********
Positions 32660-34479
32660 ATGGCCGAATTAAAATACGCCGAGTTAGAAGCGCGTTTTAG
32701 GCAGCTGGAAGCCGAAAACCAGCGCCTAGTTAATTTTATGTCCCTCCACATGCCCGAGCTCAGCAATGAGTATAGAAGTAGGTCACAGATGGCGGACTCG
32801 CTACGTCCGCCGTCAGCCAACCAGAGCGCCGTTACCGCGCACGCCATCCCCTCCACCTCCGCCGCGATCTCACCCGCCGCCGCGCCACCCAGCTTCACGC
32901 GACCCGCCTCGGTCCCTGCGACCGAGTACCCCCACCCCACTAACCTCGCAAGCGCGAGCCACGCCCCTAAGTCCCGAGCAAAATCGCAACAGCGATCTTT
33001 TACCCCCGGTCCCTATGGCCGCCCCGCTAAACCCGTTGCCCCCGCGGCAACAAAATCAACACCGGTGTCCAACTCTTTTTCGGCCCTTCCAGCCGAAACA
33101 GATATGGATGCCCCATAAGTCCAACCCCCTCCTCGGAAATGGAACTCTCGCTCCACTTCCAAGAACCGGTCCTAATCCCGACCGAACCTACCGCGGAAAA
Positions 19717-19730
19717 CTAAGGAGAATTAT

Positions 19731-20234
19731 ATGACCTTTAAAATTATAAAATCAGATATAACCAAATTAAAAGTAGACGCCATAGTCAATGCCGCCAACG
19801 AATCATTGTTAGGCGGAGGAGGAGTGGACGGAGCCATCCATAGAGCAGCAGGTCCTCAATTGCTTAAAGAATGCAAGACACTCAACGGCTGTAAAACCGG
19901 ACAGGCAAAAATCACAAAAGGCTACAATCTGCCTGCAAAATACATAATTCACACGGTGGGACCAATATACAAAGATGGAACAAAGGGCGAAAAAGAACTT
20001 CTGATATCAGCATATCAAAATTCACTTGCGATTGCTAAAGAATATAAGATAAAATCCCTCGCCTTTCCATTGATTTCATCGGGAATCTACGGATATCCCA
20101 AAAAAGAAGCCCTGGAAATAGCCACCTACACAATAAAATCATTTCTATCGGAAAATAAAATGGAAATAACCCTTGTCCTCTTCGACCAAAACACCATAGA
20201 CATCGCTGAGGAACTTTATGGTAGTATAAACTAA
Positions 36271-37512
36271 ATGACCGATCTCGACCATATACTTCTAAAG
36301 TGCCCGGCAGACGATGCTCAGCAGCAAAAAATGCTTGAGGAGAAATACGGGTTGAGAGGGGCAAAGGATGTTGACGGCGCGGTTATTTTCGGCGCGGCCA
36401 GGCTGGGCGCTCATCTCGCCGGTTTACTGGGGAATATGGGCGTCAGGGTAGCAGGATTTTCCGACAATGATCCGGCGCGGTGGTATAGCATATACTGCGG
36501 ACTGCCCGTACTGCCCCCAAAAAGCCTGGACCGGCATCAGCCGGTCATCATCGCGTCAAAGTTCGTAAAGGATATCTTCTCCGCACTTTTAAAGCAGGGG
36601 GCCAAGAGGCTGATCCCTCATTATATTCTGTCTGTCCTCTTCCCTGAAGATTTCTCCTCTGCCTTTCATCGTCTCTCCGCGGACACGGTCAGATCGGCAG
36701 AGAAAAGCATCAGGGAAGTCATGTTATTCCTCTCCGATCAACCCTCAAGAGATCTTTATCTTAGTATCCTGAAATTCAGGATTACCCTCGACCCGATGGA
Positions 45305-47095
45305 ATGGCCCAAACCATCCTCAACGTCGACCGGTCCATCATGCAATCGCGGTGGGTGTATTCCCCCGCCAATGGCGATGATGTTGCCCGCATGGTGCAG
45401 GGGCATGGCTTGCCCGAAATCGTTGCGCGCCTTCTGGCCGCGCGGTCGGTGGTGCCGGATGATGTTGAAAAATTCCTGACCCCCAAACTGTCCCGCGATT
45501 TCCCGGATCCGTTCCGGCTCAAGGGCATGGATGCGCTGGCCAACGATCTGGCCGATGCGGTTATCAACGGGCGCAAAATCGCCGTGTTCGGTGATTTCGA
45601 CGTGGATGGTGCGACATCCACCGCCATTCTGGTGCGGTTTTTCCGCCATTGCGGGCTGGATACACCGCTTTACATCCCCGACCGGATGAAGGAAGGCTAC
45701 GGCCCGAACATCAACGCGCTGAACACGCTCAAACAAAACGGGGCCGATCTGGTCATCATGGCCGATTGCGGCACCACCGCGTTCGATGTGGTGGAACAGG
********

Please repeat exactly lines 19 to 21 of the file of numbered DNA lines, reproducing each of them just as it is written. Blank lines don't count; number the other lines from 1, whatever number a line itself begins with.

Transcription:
36301 TGCCCGGCAGACGATGCTCAGCAGCAAAAAATGCTTGAGGAGAAATACGGGTTGAGAGGGGCAAAGGATGTTGACGGCGCGGTTATTTTCGGCGCGGCCA
36401 GGCTGGGCGCTCATCTCGCCGGTTTACTGGGGAATATGGGCGTCAGGGTAGCAGGATTTTCCGACAATGATCCGGCGCGGTGGTATAGCATATACTGCGG
36501 ACTGCCCGTACTGCCCCCAAAAAGCCTGGACCGGCATCAGCCGGTCATCATCGCGTCAAAGTTCGTAAAGGATATCTTCTCCGCACTTTTAAAGCAGGGG